The traditional structure of Mongolian nomads has recently experienced a resurgence as a hip form of off-the-grid living. These round Parks GOUTTE Dâ€™Ă” Canada structures are insulated and come Inspired by a droplet of water, this whimsical equipped with a wood stove for camping in structure with impressive views sleeps cooler weather, while the roof two adults on a sofa bed and an additional adult or small children on a The circular shape of dome, windows and screen doors open to offer a breath of fresh air suspended hammock loft accessible a yurt is an efficient design since it during those sweltering evenings in by a rope ladder. creates the greatest July and August. LOCATION: Fundy National interior space using LOCATION: Various, including Bruce Park, N.B. the least materials. Peninsula National Park, Ont. MAX OCCUPANTS: 2 adults, with Round structures MAX OCCUPANTS: 5 room for small children as well also offer better air COST: $100-$115 per night COST: $80 per night circulation inside
Photograph by Parks Canada
Mimicking the popular tiny home design, the Micro-Cube measures 10 metres square and is equipped with a double bed and wide windows to take in the surroundings. A small patio set on a built-in outdoor deck completes the setup. LOCATION: Riding Mountain National Park, Man., and Forillon National Park, Que. MAX OCCUPANTS: 2 COST: $90 per night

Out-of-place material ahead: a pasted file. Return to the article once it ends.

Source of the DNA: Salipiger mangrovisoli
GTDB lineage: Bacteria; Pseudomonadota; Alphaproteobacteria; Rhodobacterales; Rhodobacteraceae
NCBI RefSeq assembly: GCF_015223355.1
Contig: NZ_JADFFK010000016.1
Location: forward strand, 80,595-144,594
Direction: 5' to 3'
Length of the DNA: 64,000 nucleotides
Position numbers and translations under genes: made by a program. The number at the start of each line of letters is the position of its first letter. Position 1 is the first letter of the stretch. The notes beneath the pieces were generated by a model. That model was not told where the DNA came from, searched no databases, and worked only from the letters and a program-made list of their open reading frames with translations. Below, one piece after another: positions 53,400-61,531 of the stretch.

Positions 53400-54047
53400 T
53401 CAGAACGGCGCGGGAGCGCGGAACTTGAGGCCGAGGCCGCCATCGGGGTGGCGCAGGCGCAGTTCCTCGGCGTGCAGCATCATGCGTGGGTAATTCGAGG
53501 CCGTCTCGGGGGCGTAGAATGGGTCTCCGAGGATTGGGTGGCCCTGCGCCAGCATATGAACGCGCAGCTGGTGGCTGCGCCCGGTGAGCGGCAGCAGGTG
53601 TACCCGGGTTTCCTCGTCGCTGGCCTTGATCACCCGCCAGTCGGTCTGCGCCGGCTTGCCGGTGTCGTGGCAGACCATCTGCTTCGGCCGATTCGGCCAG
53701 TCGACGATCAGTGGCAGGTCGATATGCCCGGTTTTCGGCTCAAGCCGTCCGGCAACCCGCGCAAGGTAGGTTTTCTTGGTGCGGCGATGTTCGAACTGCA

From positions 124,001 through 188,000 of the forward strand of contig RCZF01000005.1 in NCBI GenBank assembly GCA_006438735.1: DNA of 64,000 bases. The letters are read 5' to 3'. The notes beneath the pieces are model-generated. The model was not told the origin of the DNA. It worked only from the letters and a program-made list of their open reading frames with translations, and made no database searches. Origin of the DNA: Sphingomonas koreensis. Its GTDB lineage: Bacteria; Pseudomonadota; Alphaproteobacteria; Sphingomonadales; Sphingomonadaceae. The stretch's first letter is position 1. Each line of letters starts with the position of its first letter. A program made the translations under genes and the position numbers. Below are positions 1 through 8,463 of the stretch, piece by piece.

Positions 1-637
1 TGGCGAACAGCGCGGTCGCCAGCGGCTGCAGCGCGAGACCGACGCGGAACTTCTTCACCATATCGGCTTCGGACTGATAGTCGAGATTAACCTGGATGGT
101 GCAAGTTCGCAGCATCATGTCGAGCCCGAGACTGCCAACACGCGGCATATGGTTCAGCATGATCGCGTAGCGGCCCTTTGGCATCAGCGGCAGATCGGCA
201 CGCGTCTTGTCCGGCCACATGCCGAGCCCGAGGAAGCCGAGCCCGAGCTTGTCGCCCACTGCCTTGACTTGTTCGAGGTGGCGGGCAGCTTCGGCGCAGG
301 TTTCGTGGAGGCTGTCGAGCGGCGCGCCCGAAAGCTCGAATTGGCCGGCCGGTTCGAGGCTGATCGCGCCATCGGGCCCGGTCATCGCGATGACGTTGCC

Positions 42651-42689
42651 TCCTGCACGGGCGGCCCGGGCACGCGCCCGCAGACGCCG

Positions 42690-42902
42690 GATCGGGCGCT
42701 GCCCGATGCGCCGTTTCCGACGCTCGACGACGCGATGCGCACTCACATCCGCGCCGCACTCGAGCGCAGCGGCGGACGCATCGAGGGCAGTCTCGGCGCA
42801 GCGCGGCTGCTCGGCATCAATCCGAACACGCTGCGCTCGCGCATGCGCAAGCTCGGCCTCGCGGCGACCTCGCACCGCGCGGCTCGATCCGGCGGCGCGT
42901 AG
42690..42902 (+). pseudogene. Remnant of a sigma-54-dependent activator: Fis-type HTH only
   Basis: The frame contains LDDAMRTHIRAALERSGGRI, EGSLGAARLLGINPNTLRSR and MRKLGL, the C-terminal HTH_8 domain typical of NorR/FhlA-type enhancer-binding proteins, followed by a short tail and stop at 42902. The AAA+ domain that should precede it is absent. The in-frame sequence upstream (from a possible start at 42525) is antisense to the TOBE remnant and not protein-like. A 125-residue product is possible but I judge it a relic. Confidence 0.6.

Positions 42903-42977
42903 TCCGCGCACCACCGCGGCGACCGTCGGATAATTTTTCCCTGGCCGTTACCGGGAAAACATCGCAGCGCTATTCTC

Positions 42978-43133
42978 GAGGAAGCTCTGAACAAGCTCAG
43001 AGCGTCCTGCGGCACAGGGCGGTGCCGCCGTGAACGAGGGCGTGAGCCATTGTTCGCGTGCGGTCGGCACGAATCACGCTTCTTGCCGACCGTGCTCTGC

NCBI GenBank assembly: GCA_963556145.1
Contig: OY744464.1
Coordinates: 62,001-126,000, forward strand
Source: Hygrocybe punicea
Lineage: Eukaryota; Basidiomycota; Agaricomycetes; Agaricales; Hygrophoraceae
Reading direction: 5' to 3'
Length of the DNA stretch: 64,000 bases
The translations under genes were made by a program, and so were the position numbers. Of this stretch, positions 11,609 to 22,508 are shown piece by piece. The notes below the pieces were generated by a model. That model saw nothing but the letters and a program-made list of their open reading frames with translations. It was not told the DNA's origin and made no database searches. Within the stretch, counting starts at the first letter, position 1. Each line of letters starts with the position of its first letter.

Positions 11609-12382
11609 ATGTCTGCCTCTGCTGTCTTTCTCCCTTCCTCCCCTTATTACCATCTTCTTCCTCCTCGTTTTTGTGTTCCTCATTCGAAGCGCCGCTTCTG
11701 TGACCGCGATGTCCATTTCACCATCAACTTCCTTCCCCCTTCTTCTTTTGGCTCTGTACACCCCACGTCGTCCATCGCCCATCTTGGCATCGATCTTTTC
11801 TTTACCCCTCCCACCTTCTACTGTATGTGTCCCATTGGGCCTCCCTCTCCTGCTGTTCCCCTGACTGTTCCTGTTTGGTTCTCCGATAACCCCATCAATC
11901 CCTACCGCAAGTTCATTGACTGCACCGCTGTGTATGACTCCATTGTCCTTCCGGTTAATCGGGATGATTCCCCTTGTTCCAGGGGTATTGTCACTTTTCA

ABOVE: As its name implies, a double tent is comprised of a tent nestled within a larger tent for some bug-free outdoor relaxation
T H E
ONE EIGHTY 5 1 s t
F L O O R
LUNCH + BRUNCH ATOP THE 51ST FLOOR LUNCH WED-SAT 12PM-3PM SUNDAY BRUNCH 11AM-3PM D I N N E R SUN-WED 5PM-12AM THURS-SAT 5PM-2AM
R E S E R V A T I O N S t h e 5 1 s t fl o o r . c o m
The key to good travelling is proper preparation, so cover your on-the-road needs with this versatile gear set
1 EAGLE CREEK PACK-IT STARTER SET, $60: Keep your luggage organized with this handy packing set. Reduce wrinkling while packing with maximum efficiency of space. eaglecreek.com
2 MEC BROOKS DRY BAG, $49: Whether you’re kayaking, trekking or hitting the beach, this durable dry bag will protect your electronics and valuables in wet conditions. mec.ca